The New Covenant Dominion Credit Union on Boston Road and 167th Street serves about 270 residents from the Community District Three, where Lucero’s shop is located. The union’s branch and closest ATM are about 10 blocks from the shop. Since January 2011, approximately 50 new members from the area joined the union, said Bishop Joseph A. Alexander, chair of the credit union board. “We are here because banks aren’t,” Alexander said.
About a mile from the flower shop, Arieo Gonzalez, who works at a Used Cars Dealer on Washington Avenue and 167th Street, has a similar take. Last month, he sold a Honda for $2,300 cash. Carrying so much cash in the South Bronx is dangerous, he said, but he had to anyway. “I sold the car on Sunday and had to wait until Monday to go to a bank and keep the money here until then,” Gonzalez said, pointing at the trailer by the gate of the parking lot that serves as the dealership. To deposit the money from the sales, Gonzalez takes the bus three times a week to The Hub, 17 blocks away, where bank branches are clustered. If there were a bank nearby, Gonzales says, he would deposit the money with a teller after every sale, relieved that he wasn’t storing cash in the trailer. Gonzalez said he did not want to use a bank’s ATM because banks charge a fee for every deposit.
Another credit union covering the district is Municipal Credit Union. It has eight ATMs in the neighborhood and serves 16,685 residents.
The third is Bethex Federal Credit Union, chartered by the government to serve Community District Three. Bethex has contracts with cash checkers in the area, allowing the union’s customers to deposit checks into their union accounts without cost, said Joy Cousminer, president and chief executive officer of the credit union. Bethex is working with Bodden to install an ATM near the Morrisania Revitalization Center if it has a lot of traffic and enough people from the area either become members or already use credit unions. “We are working on finalizing the location,” Bodden said.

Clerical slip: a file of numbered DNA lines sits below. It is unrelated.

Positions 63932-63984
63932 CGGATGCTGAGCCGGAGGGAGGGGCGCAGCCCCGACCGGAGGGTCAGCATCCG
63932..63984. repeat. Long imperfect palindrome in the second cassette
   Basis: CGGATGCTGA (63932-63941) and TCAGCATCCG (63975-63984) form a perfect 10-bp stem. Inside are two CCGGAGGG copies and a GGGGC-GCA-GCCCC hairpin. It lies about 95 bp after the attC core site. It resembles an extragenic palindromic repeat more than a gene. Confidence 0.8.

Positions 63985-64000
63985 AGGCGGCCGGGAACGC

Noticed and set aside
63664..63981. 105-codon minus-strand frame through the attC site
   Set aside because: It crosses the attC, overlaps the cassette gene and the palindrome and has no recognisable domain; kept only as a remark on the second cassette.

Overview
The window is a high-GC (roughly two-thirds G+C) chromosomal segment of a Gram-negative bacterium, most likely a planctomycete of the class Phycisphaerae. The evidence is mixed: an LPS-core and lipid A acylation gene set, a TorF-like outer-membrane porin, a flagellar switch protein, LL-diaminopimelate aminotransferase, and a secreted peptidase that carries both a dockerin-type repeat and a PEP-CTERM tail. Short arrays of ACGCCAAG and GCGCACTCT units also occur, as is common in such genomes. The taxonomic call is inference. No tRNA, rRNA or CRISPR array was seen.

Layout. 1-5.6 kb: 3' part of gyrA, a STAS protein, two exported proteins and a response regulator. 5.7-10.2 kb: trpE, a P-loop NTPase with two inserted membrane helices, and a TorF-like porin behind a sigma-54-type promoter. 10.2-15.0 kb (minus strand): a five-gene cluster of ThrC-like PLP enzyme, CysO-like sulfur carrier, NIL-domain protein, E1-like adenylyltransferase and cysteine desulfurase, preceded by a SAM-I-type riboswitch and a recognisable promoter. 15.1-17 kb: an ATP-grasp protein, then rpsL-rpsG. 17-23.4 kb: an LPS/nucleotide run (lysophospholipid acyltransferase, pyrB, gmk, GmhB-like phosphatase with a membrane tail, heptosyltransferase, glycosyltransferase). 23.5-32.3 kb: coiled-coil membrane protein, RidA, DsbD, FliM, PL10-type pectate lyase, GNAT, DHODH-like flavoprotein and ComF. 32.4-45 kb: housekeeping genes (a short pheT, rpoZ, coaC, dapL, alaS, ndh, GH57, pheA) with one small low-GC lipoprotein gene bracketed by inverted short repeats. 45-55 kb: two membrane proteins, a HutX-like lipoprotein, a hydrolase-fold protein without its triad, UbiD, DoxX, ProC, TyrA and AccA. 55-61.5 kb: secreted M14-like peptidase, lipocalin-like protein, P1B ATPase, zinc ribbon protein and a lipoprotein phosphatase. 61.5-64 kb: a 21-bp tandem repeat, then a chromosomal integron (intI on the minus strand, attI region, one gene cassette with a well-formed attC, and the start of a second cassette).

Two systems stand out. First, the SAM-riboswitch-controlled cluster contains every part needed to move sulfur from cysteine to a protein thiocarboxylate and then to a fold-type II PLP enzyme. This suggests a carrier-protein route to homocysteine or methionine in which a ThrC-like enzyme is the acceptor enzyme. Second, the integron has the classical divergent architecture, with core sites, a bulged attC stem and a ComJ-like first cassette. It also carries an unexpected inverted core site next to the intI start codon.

There is no question that the South Bronx is an underserved community, said Prof. Linda Allen, chair in banking and finance and the Zicklin School of Business at Baruch College. “It may be the case that the community is even profitable, though not a lot for a bank,” she added. “But banks are not in a position to respond to it until the financial crisis is finally resolved. The banking community is very flush with funds, but is not spending it, because they’re afraid of the risks. They are very defensive. This is the worst time to look for a remedy in expansion of banking,” Allen said.
Efforts to address the lack of banks in poor neighborhoods are not new. The federal Community Reinvestment Act of 1977 was designed to encourage banks to open branches in such neighborhoods, and to meet credit needs regardless of borrowers’ income. It prohibited redlining, the practice of denying loans or increasing costs for residents of racially defined neighborhoods. The law, however, has limited reach. It’s enforceable when a bank aims to take over another bank, at which point the federal government checks on the bank’s adherence to the law. “That’s the leverage the Fed has,” Weiman said, noting that the Fed doesn’t usually monitor on a regular basis. “When banks need approval, the Fed will then enforce the CRA conditions. If banks aren’t merging at the moment, the Fed will not enforce.”
Even though people come to credit unions, many might still go to banks if they had a chance, Cousminer said. “I had an employee who was working with me as a volunteer when we started the union. Just a few weeks ago she said to me, ‘I’m closing my Bethex account. I now have a job and can open a bank account.’ This rational still exists. Poor people dream of having a bank account.”
Citibank was the Bank Development District branch for Community Board Three until 2007. It is still one of the two banks in the area serving nearly 83,000 people.